New Zealand diaries (Part II) – South Island.
Aotearoa – the land of the long white cloud! Driving through New Zealand is like living a dream, like being in heaven. Breathtaking paysages, always changing, always beautiful. Omnipresent nature, chilled and friendly people, relaxed atmosphere…
You drive, you spot a sign for a wine tasting and you stop. You drink wine, talk to the people and they indicate to you a cheese farm nearby, then you drive there, taste and buy cheeses, talk to the cheese-people, who then tell you about the guy with the olives, who then tells you about the guy with the honey…and so on…
That’s how we spent 3 beautiful weeks driving around New Zealand’s South Island (and 3 more when we returned a year later for the wedding of my now-ex-sister-in-law).
Both times it was March & April, basically European September. End of summer, nice, mild weather. Depending on the elevation, t-shirt & jumper combo was just fine. A perfect ‘Indian Summer’ in a perfect scenery! With green colors in bushes and yellow leaves along the roads. Tasteful pumpkin decoration, white fences, fluffy sheep and happy-looking cows. Even if we were not in the middle of a natural spectacle, just driving on a ‘normal’ road was like driving through a countryside scene out of a romantic book. Beautiful. Everything there was beautiful (as already described in my article about North Island).
Road trip in chilled style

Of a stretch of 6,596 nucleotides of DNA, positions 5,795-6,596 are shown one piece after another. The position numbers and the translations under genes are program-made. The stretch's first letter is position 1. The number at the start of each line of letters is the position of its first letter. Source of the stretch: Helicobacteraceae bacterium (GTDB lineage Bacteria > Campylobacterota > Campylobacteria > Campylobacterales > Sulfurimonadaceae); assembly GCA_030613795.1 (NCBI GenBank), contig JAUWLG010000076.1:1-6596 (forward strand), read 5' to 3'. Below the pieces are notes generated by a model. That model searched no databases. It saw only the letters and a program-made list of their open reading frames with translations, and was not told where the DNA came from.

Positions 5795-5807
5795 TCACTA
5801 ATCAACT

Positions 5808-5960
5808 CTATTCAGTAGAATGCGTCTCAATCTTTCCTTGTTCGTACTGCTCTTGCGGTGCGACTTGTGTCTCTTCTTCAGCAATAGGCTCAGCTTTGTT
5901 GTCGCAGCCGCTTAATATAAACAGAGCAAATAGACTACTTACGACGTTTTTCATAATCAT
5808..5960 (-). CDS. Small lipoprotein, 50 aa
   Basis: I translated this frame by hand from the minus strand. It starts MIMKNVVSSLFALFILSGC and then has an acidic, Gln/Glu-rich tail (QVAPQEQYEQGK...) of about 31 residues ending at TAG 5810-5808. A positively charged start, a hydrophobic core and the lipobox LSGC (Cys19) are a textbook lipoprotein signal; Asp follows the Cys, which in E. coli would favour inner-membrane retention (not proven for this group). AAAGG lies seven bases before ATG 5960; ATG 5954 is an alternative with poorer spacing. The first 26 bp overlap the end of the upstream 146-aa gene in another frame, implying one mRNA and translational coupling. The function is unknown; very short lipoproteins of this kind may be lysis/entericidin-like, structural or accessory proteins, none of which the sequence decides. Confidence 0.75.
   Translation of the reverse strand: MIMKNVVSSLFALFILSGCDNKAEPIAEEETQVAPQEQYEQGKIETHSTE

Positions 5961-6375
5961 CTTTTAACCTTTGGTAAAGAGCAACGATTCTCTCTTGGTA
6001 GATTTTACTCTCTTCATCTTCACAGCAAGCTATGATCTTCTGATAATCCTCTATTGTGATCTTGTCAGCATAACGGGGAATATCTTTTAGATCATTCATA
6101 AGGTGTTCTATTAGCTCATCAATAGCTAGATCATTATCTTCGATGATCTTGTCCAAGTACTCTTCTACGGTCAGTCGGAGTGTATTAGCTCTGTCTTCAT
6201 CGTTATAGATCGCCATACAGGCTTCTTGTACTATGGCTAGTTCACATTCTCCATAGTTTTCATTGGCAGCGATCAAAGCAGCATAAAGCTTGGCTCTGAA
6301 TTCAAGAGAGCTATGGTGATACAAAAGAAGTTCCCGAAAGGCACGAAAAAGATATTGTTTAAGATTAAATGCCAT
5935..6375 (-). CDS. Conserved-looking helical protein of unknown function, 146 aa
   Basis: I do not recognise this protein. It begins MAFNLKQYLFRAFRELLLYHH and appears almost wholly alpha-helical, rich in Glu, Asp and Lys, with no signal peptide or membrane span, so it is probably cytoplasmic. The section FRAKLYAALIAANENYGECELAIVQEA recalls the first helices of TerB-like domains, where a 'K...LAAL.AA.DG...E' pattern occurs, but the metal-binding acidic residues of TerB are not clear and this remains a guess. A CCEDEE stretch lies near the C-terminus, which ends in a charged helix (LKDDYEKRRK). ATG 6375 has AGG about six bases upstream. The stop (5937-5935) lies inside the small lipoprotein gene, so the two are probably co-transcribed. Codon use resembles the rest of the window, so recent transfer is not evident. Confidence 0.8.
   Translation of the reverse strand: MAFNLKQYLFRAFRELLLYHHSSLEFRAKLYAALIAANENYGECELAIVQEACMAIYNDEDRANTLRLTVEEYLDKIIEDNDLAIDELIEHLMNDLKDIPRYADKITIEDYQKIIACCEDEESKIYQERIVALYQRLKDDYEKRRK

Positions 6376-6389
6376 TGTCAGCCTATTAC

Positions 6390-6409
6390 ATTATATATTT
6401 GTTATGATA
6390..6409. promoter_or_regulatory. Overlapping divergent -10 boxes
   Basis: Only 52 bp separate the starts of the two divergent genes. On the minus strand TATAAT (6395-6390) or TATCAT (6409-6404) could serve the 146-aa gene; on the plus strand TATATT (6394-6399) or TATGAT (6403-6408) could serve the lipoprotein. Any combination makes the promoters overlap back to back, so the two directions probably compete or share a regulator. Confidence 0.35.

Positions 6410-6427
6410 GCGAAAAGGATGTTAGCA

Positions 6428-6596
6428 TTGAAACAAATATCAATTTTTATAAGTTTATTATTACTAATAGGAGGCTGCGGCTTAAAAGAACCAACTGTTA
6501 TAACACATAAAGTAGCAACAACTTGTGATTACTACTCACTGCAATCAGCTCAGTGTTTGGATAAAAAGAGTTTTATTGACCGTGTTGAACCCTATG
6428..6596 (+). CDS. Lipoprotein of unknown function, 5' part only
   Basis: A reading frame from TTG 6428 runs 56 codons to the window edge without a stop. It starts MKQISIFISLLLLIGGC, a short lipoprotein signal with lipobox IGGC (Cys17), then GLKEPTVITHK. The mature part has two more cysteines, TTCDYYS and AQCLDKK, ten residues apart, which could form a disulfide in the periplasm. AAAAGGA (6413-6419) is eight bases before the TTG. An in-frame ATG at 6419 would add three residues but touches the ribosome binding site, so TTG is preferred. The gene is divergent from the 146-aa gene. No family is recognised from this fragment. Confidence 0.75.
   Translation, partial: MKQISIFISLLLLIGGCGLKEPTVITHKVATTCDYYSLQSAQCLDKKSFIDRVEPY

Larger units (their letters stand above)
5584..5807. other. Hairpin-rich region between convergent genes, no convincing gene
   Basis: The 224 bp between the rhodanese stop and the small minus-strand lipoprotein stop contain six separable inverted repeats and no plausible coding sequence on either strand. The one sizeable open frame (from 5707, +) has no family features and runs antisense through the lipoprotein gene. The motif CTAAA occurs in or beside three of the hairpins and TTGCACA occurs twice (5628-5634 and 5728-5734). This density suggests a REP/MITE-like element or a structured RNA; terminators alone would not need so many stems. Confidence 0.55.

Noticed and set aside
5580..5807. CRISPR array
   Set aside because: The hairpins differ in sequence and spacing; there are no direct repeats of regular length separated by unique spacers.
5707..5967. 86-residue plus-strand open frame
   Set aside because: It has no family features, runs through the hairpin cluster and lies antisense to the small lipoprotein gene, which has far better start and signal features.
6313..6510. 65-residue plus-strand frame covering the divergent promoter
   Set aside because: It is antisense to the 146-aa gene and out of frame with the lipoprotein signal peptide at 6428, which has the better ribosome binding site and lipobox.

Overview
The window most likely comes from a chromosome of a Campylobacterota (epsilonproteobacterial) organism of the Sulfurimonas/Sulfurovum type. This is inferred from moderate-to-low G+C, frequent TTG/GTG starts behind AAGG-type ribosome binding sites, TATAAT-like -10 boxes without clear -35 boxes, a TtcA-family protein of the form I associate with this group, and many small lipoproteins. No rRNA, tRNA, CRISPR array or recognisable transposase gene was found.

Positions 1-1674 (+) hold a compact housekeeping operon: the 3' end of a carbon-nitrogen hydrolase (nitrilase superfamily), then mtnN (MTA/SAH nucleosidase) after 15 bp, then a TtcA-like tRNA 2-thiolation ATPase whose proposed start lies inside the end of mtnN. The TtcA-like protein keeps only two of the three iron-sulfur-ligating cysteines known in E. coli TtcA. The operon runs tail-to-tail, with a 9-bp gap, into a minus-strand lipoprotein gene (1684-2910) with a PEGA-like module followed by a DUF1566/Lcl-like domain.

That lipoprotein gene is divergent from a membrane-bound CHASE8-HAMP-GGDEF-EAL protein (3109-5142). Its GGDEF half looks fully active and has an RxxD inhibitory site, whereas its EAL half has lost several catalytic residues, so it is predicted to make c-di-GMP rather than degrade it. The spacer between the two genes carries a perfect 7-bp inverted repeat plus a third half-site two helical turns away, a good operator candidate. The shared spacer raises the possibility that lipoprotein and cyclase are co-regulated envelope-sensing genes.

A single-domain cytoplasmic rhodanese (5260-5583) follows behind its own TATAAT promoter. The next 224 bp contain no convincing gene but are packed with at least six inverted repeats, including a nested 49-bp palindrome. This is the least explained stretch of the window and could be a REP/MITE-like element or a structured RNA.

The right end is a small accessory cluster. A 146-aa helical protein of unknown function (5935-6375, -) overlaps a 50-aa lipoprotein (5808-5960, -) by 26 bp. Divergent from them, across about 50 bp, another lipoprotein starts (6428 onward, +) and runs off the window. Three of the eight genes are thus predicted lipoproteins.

At this stage of our lives we took a break from our careers and hit the road. We were in love, we had time and the road was our friend. We just went with the flow.
Having a rough plan in our heads, with specific stops along the way (tourist attractions, recommended places, towns to visit friends) but being pretty much free to plan as we went. Best traveling style ever. In this concept lay the true magic of this trip!
We just drove, studied the map and watched the signs along the road and when we thought something was worth stopping (everything was), we did. Super chilled ! We met charismatic people, old hippies, musicians, artists. Everyone seemed to be our ‘mate’, everyone was happy to chat. I loved the vibe!
I watched people bungee jump from breathtaking spots (I was tempted to jump myself but then the control freak in me took upper hand). We were paragliding in Queenstown, dipped our bums in hot springs and natural spas, watched penguins and baby seals in their natural habitat. I visited my first (old) goldmine villages with western-movie charm, saw massive mystic boulders on the beach of Moeraki and magical Pancake Rocks at Punakaiki.
The food was great, we drank good wine, slept like kings and had tons and tons of magical moments watching sunsets over the best possible landscapes in the world!
Food and accommodation – no need for five stars
There was no need for Michelin restaurants and 5 star hotels. Everything in New Zealand had my 5 star rating! The food is fresh and authentic and the accommodations are situated in heavenly sceneries at the feet of Mother Nature!
We stopped at vineyards for lunch or wine tasting and we visited farmers markets. I absolutely loved chatting with locals about their products, tasting them and buying tons of cheeses, olives, hams and pies for our picnics at the most beautiful spots on earth. We ate in cute outdoor cafés with all kinds of animals running freely and happily around. On a sheep farm I once befriended a black sheep, LOL.